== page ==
Menacing and dangerous dogs

Dogs showing potentially dangerous behaviour and certain breeds of dog are classified as dangerous or menacing. Find out about the different regulations that apply to these dogs.

Dangerous dogs

A dog can be classified as dangerous, no matter what breed it is, if:

  • it poses a threat to the safety of any person, animal, or protected wildlife based on evidence of aggressive behaviour
  • the owner has been convicted of an offence due to the dog rushing at a person, animal or vehicle
  • the owner admits the dog poses a threat to the safety of any person, animal or protected wildlife

If your dog is classified as dangerous, you need to pay a higher annual registration fee. Your dog's registration fee will be higher than dogs that are not classified as dangerous. You can't change ownership of your dog without our written consent.

You must also make sure your dog is:

  • muzzled in all public places
  • on a lead in all public places
  • kept within in a securely fenced area at home
  • desexed
  • microchipped

Menacing dogs

Parliament has restricted the importing, breeding and sale of dogs that are full breed or a predominant mix of these menacing breeds:

  • American Pit Bull Terrier – dogs deemed as wholly or predominantly of Pit Bull type may be classified by us as menacing dogs
  • Brazilian Fila
  • Dogo Argentino
  • Japanese Tosa
  • Presa Canario.Menacing dogs also applies to any dog (regardless of breed) that council considers may pose a threat to any person, stock, poultry, domestic animal or protected wildlife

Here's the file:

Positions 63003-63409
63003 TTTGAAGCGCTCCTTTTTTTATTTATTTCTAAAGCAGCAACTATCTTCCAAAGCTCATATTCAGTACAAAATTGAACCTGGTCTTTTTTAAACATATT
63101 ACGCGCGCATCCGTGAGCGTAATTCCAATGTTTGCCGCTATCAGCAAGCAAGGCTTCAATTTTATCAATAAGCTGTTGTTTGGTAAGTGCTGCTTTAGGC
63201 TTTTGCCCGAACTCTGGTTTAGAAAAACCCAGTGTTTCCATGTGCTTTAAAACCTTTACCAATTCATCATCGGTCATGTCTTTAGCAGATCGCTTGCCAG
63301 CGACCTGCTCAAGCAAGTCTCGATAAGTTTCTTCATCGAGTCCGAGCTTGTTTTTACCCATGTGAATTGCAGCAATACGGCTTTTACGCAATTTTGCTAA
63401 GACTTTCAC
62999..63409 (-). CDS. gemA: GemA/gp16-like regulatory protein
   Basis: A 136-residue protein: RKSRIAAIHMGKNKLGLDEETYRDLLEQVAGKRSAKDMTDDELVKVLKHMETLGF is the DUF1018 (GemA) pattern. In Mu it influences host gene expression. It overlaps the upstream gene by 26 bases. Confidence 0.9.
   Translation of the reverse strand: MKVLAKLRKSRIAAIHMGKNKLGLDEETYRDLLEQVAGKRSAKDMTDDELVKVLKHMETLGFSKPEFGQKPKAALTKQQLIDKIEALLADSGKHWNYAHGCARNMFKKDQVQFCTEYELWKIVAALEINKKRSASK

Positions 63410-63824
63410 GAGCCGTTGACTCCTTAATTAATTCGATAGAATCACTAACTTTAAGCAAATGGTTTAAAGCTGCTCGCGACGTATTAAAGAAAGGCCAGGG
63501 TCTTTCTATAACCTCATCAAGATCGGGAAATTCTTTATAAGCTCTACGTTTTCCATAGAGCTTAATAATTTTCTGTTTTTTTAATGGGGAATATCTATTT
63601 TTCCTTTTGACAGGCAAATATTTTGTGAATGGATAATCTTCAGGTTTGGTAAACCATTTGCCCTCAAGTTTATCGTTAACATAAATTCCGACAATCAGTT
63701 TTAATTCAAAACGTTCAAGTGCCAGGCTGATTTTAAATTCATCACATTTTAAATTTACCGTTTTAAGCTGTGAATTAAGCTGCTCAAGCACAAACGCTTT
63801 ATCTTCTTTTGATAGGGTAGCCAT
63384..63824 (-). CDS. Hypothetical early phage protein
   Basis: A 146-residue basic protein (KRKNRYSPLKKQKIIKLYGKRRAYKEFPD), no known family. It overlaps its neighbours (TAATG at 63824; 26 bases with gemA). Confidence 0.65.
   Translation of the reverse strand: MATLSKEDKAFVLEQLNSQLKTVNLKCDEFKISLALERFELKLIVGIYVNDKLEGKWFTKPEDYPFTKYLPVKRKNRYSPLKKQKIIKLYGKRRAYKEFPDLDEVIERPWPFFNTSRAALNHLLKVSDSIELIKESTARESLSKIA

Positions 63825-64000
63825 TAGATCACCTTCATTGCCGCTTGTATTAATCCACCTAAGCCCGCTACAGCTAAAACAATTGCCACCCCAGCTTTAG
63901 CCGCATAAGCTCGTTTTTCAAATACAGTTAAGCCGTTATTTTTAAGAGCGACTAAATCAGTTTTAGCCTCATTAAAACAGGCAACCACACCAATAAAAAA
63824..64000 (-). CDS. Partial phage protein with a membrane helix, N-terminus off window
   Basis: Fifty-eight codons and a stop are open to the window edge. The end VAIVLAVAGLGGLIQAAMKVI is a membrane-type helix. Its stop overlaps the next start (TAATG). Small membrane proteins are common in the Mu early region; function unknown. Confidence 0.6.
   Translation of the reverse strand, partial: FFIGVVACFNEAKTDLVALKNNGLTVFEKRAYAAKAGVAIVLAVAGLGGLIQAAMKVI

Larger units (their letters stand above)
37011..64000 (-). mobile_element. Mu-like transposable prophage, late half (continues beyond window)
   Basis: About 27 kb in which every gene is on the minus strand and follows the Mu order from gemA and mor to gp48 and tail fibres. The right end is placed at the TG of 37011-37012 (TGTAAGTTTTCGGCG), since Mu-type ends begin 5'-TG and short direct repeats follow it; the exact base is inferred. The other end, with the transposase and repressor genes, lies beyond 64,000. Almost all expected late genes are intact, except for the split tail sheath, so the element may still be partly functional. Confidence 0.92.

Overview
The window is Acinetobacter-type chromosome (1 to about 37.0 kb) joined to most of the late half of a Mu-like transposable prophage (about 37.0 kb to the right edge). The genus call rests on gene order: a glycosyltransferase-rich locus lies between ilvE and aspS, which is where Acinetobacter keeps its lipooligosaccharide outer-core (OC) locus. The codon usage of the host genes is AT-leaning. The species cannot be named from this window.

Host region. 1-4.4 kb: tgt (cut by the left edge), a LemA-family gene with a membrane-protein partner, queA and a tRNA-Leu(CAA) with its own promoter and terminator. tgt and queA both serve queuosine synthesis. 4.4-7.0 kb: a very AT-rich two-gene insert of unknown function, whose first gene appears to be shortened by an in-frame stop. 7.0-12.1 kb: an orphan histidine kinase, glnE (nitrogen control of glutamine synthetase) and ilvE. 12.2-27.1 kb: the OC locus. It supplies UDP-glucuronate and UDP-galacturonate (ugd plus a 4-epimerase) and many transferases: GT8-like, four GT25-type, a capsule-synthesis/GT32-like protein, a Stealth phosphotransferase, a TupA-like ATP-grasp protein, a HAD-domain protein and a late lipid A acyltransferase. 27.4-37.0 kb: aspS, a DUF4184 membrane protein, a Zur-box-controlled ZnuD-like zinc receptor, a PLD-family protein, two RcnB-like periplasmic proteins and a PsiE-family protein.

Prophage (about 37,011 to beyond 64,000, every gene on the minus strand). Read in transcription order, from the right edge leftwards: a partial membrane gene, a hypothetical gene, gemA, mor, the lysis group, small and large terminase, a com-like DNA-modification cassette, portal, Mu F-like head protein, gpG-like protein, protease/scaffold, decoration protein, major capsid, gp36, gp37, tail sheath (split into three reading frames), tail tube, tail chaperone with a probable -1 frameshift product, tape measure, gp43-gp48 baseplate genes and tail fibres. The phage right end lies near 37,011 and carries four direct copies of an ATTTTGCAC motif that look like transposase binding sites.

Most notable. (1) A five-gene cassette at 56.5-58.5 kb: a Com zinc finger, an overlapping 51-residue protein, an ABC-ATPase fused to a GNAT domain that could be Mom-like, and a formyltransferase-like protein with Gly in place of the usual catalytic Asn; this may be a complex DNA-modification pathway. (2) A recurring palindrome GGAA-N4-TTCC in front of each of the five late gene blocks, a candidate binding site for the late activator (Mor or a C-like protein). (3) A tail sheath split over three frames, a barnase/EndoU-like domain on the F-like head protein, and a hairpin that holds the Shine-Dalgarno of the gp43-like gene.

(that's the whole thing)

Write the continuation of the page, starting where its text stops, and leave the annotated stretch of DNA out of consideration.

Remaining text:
Any dog can also be classified as menacing by deed no matter what breed it is. This usually happens when a dog has been proven to be a risk to the public, other animals or protected wildlife. If we classify your dog as menacing, we'll give you a notice telling you about the classification.

Once your dog is classified as menacing, it must be:

  • muzzled in public except when in a vehicle or cage
  • on a lead in public at all times
  • either desexed or certified unfit to be neutered within one month
  • microchipped within two months.


If you don't follow Council requirements for keeping dangerous and menacing dogs, you can be fined up to $3000.

For more information

Dangerous dog classification

Effect of dangerous dog classification

To report a dangerous or menacing dog use our report a problem tool.

Contact details

Telephone: (04) 570 6666